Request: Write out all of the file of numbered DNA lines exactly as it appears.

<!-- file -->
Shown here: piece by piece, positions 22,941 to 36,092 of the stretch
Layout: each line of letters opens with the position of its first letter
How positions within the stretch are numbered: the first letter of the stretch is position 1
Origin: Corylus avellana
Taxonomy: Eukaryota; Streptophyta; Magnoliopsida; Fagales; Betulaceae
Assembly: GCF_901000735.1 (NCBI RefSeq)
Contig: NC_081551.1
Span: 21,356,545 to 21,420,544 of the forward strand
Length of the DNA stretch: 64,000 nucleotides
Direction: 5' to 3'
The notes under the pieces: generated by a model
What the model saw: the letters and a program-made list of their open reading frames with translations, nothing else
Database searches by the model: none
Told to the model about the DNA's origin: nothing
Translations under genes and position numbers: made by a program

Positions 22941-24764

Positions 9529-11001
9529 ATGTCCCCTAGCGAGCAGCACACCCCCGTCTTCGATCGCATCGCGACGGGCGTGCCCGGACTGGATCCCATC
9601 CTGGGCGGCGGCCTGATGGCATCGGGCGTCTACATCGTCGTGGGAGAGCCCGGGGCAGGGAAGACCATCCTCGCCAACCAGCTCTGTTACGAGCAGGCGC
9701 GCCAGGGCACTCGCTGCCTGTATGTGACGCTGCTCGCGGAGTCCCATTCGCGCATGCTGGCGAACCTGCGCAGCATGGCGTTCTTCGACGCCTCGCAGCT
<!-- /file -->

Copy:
Shown here: piece by piece, positions 22,941 to 36,092 of the stretch
Layout: each line of letters opens with the position of its first letter
How positions within the stretch are numbered: the first letter of the stretch is position 1
Origin: Corylus avellana
Taxonomy: Eukaryota; Streptophyta; Magnoliopsida; Fagales; Betulaceae
Assembly: GCF_901000735.1 (NCBI RefSeq)
Contig: NC_081551.1
Span: 21,356,545 to 21,420,544 of the forward strand
Length of the DNA stretch: 64,000 nucleotides
Direction: 5' to 3'
The notes under the pieces: generated by a model
What the model saw: the letters and a program-made list of their open reading frames with translations, nothing else
Database searches by the model: none
Told to the model about the DNA's origin: nothing
Translations under genes and position numbers: made by a program

Positions 22941-24764

Positions 9529-11001
9529 ATGTCCCCTAGCGAGCAGCACACCCCCGTCTTCGATCGCATCGCGACGGGCGTGCCCGGACTGGATCCCATC
9601 CTGGGCGGCGGCCTGATGGCATCGGGCGTCTACATCGTCGTGGGAGAGCCCGGGGCAGGGAAGACCATCCTCGCCAACCAGCTCTGTTACGAGCAGGCGC
9701 GCCAGGGCACTCGCTGCCTGTATGTGACGCTGCTCGCGGAGTCCCATTCGCGCATGCTGGCGAACCTGCGCAGCATGGCGTTCTTCGACGCCTCGCAGCT